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asked Her Majesty's Government:
Whether they will alleviate any economic problems facing farmers affected by foot and mouth disease and bluetongue restrictions by making part payments of the single farm payments at the beginning of the payment window which opens in December.
My Lords, the Rural Payments Agency's aim in respect of the 2007 single payment system is to make more full payments to more farmers earlier than last year. However, the Government will not undermine the agency's recovery, nor introduce unacceptable disallowance risks, by insisting on a particular start date for payments.
My Lords, I am grateful to the Minister for that Answer but disappointed by it because it seems to me that what I suggested would have helped. Would Defra be willing to commission a thorough study into the full economic impact of animal disease outbreaks in order to establish a system which will respond quickly and sensitively to what I fear threaten to be increasingly frequent outbreaks?
My Lords, I am grateful for the right reverend Prelate's acceptance of the Answer but the situation is a bit like last year. I shall not give any target start dates but we will make more payments to more farmers earlier than last year, which was a substantial improvement on the first year of the scheme in 2005. Defra is looking at the review of this year's animal disease outbreaks, which have cost the industry an enormous amount. I have just spent three days in the north-west and I am well aware of the direct cost to the industry. They have also cost the taxpayer an absolute fortune. These matters are being reviewed so that we can learn lessons. We are still adding up the full cost as restrictions are still in place in respect of bluetongue, foot and mouth and avian influenza.
My Lords, does the Minister agree that this Question does not apply to farmers in Wales and Scotland because they will have received the payment in full? As I see it, the great disadvantage of the dynamic model is that it penalises both government through the excessive bureaucracy of the Rural Payments Agency and farmers through the £30 million it will cost in interest. Have the Government investigated the whole business of scrapping the dynamic model and reverting to a simpler system?
My Lords, the answer to the last part of the question is yes. It was a non-runner to wipe the slate clean; it was not possible. It was looked at by myself and the former Secretary of State some months ago. While I was in the north-west, I met farmers from Wales and Scotland who did not waste any time other than saying, "Pleased to meet you. By the way, we've had our single farm payment". I told them that the system in England was designed to be far more efficient than that in Scotland and Wales but that we had not yet been able to make such early payments. All I can say is that we will seek to pay the farmers a lot more money a lot quicker than we did last year.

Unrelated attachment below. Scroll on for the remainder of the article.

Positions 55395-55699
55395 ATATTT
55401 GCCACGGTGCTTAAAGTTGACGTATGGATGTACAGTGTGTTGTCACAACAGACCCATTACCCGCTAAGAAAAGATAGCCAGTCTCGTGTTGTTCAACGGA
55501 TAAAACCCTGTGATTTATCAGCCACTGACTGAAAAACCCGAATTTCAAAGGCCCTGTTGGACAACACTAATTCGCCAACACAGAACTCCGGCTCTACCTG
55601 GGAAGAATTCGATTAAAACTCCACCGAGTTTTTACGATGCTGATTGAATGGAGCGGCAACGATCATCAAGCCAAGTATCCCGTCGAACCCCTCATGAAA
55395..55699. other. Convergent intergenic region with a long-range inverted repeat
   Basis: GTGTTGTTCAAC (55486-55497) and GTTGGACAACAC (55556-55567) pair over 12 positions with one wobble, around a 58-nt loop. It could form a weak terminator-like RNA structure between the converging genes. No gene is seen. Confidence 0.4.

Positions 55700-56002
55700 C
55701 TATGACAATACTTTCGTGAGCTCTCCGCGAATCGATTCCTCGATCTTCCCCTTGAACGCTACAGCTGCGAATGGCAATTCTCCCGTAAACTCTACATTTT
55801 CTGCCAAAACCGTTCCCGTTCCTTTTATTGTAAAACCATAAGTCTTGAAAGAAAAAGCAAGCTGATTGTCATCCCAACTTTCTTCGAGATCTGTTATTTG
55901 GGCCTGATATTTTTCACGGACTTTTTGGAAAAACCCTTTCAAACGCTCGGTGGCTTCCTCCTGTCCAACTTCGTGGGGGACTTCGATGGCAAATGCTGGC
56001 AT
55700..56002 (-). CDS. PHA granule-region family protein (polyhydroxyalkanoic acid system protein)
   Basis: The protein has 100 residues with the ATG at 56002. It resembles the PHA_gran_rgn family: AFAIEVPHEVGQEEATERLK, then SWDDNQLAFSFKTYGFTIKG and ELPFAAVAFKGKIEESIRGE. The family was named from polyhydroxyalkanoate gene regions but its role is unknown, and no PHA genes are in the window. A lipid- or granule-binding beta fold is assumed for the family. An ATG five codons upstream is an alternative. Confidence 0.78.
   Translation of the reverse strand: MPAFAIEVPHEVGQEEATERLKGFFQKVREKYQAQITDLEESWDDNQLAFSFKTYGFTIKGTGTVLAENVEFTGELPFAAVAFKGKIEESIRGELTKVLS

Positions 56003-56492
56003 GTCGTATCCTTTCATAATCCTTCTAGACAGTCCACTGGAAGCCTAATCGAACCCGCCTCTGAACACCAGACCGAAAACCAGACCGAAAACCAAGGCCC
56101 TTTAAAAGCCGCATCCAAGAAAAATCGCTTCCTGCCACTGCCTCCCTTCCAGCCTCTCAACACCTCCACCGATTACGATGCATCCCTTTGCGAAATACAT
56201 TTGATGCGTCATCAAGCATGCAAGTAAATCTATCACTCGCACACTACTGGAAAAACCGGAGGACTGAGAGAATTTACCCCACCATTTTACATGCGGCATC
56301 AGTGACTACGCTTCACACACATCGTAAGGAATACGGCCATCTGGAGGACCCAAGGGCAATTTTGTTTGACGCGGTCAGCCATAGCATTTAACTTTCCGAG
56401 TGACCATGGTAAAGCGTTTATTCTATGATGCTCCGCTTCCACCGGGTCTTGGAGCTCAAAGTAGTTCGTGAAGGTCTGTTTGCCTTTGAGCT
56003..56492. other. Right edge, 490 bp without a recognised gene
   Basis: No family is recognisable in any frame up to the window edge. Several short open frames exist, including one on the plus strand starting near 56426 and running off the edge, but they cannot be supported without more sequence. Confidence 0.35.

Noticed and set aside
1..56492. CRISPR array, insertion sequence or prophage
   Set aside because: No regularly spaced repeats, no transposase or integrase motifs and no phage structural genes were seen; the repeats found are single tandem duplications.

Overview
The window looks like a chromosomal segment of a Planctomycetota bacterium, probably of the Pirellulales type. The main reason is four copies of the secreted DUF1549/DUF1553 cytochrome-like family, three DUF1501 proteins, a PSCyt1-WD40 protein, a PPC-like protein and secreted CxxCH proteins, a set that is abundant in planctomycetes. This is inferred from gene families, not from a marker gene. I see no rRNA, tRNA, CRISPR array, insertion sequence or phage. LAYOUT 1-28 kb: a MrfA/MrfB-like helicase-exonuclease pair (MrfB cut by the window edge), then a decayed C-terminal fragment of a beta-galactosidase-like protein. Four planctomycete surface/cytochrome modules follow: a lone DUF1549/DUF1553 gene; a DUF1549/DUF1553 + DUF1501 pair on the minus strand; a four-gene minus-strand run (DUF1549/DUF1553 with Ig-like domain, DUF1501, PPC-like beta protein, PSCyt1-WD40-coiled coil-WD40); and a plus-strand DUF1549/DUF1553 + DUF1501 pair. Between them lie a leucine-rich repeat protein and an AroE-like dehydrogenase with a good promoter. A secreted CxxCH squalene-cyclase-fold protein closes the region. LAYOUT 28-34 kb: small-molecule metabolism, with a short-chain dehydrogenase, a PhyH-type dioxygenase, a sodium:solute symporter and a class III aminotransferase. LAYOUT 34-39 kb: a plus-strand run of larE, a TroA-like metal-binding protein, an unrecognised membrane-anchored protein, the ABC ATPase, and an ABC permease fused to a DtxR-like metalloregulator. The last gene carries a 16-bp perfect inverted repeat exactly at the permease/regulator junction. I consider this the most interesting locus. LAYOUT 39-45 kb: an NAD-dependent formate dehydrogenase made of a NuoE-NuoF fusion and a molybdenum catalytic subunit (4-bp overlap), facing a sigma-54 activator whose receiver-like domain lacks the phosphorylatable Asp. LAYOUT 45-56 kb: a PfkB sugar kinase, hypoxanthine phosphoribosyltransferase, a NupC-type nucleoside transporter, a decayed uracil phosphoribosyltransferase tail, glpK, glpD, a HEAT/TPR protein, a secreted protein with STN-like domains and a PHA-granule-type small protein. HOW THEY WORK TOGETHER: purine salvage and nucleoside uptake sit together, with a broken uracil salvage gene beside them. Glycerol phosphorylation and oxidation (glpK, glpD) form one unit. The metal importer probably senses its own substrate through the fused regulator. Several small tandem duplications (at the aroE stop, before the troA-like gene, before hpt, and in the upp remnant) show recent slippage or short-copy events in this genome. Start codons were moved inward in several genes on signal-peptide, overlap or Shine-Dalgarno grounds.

My Lords, regrettably, due to earlier springs and warmer summers, bluetongue will be a presence not just this year but will be back next summer and the summer after that. I predict that it will become a permanent feature of animal disease in this country. What plans are the Government making to combat the permanent presence of this disease in UK agriculture?
My Lords, the noble Lord is quite right. It will be very difficult to fight a disease transferred by the midge. At present, along with the industry, the decision has been taken to keep the bluetongue strategy at phase 1; to keep the restricted area and not go for the whole country being covered as a bluetongue zone. If—we expect it to be when—it comes back and hits us really badly, perhaps after a mild winter, or there is another plume from across the channel, clearly in terms of trade restrictions it would be a lot easier if the whole country was a bluetongue zone. By "the whole country" I mean GB, not just England. That is absolutely crucial but we have not yet got to that point. We are watching it carefully. By next spring and summer, we hope to have the vaccine available. All the tenders have been placed through the companies, and we will be working, as we are now, with industry on a bluetongue strategy on the assumption that it will hit us and become an endemic disease.